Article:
However, bamboo isn’t extremely rich in protein and fat, so that is why these animals need to supplement their diets by hunting insects or looking for bird nests.

It’s not uncommon for a red panda to have to eat anything between 2 and 4 pounds of bamboo shoots per day just because it’s not the most filling food for this species. By comparison, the giant panda can eat as much as 20 to 45 pounds every day.

Also, because they are carnivores, red pandas have a much shorter gastrointestinal tract compared to herbivores, which means that they eliminate the bamboo they eat in a shorter amount of time.

Consequently, they can’t absorb all the fiber and the other nutrients from bamboo as they could if they were to have a meat-based diet.

As you can imagine, the physical features of a red panda do not make it as good a hunter as other animals. However, because they are smaller compared to other pandas, they are also lighter, so they can move faster. This gives them the opportunity to hunt down small prey, especially in the fall and winter months.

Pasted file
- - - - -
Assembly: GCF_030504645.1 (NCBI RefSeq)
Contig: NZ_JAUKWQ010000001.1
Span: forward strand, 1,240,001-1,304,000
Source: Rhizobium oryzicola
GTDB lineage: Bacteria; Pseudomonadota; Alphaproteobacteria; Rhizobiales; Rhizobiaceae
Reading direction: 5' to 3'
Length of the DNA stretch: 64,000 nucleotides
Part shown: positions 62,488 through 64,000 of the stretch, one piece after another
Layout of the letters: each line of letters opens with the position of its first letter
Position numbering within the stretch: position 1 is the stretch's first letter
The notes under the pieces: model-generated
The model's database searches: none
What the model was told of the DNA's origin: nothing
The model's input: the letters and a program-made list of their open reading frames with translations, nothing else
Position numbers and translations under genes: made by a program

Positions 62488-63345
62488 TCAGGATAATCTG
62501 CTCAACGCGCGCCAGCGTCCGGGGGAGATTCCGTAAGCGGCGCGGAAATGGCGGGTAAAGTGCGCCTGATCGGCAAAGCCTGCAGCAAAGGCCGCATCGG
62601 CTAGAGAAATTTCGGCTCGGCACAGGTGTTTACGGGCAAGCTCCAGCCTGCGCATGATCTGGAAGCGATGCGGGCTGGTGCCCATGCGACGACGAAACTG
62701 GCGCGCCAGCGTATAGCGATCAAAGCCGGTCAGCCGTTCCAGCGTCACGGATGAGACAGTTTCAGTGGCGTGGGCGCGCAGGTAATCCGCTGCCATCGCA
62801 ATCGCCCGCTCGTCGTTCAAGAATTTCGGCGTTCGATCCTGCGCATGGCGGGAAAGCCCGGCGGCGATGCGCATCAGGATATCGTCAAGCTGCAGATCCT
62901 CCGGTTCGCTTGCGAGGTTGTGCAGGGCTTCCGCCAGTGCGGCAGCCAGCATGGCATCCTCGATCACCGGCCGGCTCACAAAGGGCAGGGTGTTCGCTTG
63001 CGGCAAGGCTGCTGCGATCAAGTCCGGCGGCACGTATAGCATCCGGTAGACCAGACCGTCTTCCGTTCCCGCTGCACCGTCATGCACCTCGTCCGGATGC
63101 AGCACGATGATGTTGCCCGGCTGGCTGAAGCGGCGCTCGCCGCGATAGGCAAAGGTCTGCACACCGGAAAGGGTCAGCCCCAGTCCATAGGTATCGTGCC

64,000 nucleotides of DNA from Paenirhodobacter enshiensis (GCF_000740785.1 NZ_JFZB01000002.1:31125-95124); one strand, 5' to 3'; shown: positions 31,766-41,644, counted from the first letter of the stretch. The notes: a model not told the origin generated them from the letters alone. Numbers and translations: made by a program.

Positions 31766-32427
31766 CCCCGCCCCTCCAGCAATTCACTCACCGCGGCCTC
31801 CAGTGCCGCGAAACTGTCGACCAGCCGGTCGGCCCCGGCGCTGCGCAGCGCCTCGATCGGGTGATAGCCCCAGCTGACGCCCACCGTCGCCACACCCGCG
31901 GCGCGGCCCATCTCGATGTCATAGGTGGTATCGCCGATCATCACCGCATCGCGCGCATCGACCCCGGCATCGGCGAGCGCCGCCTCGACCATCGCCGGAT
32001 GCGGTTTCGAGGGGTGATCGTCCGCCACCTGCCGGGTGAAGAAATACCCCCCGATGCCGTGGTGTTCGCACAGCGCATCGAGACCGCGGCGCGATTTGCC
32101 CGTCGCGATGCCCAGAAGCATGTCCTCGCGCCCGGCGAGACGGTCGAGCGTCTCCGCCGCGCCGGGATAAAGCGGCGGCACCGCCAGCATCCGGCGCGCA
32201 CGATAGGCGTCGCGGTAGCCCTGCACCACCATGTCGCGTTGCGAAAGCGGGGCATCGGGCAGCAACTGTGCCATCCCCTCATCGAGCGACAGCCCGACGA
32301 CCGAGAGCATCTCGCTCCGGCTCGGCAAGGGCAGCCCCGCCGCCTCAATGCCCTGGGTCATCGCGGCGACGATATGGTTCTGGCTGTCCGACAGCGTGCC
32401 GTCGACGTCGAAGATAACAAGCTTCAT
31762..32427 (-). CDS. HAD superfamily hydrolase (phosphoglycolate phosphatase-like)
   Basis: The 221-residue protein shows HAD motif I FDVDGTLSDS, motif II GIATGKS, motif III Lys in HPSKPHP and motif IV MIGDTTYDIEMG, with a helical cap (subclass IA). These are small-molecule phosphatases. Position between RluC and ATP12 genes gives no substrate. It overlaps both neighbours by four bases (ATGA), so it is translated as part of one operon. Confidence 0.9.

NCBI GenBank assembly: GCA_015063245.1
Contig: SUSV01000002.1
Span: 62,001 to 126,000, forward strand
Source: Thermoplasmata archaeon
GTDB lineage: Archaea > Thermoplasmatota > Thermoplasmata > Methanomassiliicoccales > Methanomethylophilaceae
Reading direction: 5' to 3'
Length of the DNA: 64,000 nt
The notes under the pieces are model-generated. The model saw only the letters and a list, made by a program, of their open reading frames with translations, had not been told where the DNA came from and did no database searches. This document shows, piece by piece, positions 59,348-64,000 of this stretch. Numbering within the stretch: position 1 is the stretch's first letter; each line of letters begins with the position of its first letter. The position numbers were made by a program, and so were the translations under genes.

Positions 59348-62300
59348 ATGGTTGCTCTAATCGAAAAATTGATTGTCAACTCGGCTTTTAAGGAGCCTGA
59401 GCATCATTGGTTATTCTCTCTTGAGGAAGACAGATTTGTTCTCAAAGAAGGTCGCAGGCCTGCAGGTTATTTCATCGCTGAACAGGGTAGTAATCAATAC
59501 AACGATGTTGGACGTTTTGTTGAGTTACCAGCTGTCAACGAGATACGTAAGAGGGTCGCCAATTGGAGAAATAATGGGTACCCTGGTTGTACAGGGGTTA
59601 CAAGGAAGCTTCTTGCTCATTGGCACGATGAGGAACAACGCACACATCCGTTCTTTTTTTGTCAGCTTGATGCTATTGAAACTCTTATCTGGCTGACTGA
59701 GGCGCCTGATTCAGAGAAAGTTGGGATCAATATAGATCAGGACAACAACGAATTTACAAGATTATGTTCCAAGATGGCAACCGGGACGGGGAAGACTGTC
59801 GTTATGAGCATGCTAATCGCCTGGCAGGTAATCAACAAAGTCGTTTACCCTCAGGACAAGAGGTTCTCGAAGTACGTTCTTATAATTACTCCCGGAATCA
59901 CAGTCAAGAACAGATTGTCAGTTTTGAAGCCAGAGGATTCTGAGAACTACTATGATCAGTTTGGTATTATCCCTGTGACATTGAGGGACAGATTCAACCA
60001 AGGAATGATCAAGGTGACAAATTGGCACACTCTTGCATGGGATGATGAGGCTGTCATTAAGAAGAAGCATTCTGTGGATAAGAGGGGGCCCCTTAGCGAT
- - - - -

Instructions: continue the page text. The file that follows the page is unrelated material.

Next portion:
What do red pandas eat besides bamboo?

Several examples of other food sources for this type of panda are listed below:

  • Flowers
  • Plant leaves
  • Grass
  • Lichen
  • Tree bark
  • Mice or rats
  • Berries
  • Carrots or other vegetables

Despite their higher protein necessities, red pandas have suffered certain anatomical adaptations so that they can eat bamboo and other plants. As such, even though they are fitted with sharp canines, their molars are very effective at chewing fibrous plant material.

What makes the red panda unique compared to other animals is that it is equipped with a ‘thumb’ that enables it to hold onto the bamboo parts so that feeding is more convenient.